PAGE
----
• What Catastrophe?

    01/07/2014 10:58:46 AM PST · by Biggirl · 15 replies
    The Weekly Standard ^ | January 7, 2014 | Ethan Epstein
    When you first meet Richard Lindzen, the Alfred P. Sloan professor of meteorology at MIT, senior fellow at the Cato Institute, leading climate “skeptic,” and all-around scourge of James Hansen, Bill McKibben, Al Gore, the Intergovernmental Panel on Climate Change (IPCC), and sundry other climate “alarmists,” as Lindzen calls them, you may find yourself a bit surprised. If you know Lindzen only from the way his opponents characterize him—variously, a liar, a lunatic, a charlatan, a denier, a shyster, a crazy person, corrupt—you might expect a spittle-flecked, wild-eyed loon. But in person, Lindzen cuts a rather different figure. With his...
  • Birmingham, Huntsville part of nation's highest-risk tornado corridor, study by UAH researcher finds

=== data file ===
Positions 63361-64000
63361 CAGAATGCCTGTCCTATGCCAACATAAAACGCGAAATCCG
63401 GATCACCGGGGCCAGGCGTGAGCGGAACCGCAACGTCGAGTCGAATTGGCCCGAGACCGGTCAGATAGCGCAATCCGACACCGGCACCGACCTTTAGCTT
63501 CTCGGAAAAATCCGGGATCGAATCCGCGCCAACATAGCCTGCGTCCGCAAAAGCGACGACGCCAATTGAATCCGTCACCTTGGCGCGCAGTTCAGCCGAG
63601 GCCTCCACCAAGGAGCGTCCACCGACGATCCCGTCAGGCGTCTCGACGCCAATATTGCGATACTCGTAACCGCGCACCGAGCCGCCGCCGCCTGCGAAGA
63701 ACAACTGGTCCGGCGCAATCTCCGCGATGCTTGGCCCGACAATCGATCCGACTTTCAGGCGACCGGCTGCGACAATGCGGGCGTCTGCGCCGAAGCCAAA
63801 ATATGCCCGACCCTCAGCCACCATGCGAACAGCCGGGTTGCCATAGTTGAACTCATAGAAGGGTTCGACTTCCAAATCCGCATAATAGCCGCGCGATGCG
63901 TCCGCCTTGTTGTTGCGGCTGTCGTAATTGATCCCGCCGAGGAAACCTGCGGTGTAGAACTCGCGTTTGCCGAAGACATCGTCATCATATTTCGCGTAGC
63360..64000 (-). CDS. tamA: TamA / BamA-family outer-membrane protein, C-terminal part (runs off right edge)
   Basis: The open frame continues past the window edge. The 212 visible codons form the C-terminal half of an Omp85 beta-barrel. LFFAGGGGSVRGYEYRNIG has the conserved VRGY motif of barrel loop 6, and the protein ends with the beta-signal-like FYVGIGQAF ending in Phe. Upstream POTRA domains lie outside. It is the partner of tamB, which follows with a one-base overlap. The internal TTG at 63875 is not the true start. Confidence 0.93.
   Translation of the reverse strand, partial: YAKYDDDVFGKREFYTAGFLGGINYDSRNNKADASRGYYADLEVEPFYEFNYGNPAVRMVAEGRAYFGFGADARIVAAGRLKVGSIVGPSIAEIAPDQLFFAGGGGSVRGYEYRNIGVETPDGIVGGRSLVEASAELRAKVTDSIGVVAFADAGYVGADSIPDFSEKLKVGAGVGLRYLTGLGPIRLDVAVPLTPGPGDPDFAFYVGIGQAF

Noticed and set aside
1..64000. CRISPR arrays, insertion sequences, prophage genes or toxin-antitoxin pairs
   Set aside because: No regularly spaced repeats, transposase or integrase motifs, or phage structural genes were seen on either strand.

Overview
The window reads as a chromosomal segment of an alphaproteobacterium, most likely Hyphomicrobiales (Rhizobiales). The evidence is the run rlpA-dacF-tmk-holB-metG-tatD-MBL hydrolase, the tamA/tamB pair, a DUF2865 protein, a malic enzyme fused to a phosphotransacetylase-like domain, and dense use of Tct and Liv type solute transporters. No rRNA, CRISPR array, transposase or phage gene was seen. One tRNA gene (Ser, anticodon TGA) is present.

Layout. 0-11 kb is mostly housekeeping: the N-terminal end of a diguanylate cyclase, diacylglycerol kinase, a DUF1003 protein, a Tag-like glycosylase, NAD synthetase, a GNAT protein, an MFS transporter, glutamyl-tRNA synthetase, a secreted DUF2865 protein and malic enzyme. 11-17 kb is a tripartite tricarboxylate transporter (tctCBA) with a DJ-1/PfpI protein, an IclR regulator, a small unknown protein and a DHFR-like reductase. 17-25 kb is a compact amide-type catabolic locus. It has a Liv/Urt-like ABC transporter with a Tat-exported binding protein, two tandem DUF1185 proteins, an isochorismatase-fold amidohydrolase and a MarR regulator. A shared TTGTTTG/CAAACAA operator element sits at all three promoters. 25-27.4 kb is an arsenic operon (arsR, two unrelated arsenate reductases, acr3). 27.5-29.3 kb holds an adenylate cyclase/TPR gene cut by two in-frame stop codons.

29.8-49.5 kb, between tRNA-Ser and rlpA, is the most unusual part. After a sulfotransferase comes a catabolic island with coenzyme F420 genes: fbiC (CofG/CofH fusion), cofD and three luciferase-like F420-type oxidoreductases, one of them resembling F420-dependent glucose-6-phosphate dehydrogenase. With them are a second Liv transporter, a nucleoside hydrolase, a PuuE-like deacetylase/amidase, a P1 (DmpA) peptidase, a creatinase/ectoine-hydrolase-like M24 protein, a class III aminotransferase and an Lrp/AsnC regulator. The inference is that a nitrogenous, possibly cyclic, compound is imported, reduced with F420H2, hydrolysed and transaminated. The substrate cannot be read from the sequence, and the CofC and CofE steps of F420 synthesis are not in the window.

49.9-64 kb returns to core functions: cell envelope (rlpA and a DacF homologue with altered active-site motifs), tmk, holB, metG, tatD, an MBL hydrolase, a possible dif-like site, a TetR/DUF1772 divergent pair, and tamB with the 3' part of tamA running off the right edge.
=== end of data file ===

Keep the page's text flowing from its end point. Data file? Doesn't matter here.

09/21/2013 2:05:19 PM PDT · by Colonel Kangaroo · 28 replies
    Blog.al ^ | September 20, 2013 | Paul Gattis
    HUNTSVILLE, Alabama - The greatest risk of being impacted by a significant tornado in the United States is in a Deep South corridor that includes Huntsville and Birmingham, not the Great Plains region of Oklahoma and Kansas, according to a study co-authored by a University of Alabama in Huntsville researcher. The research paper was written by Tim Coleman, an adjunct professor and researcher in the Earth Systems Science Center at UAH, and Grady Dixon, an associate professor of meteorology and climatology at Mississippi State University. The paper is scheduled to be published by the American Meteorology Society's Weather and Forecasting,...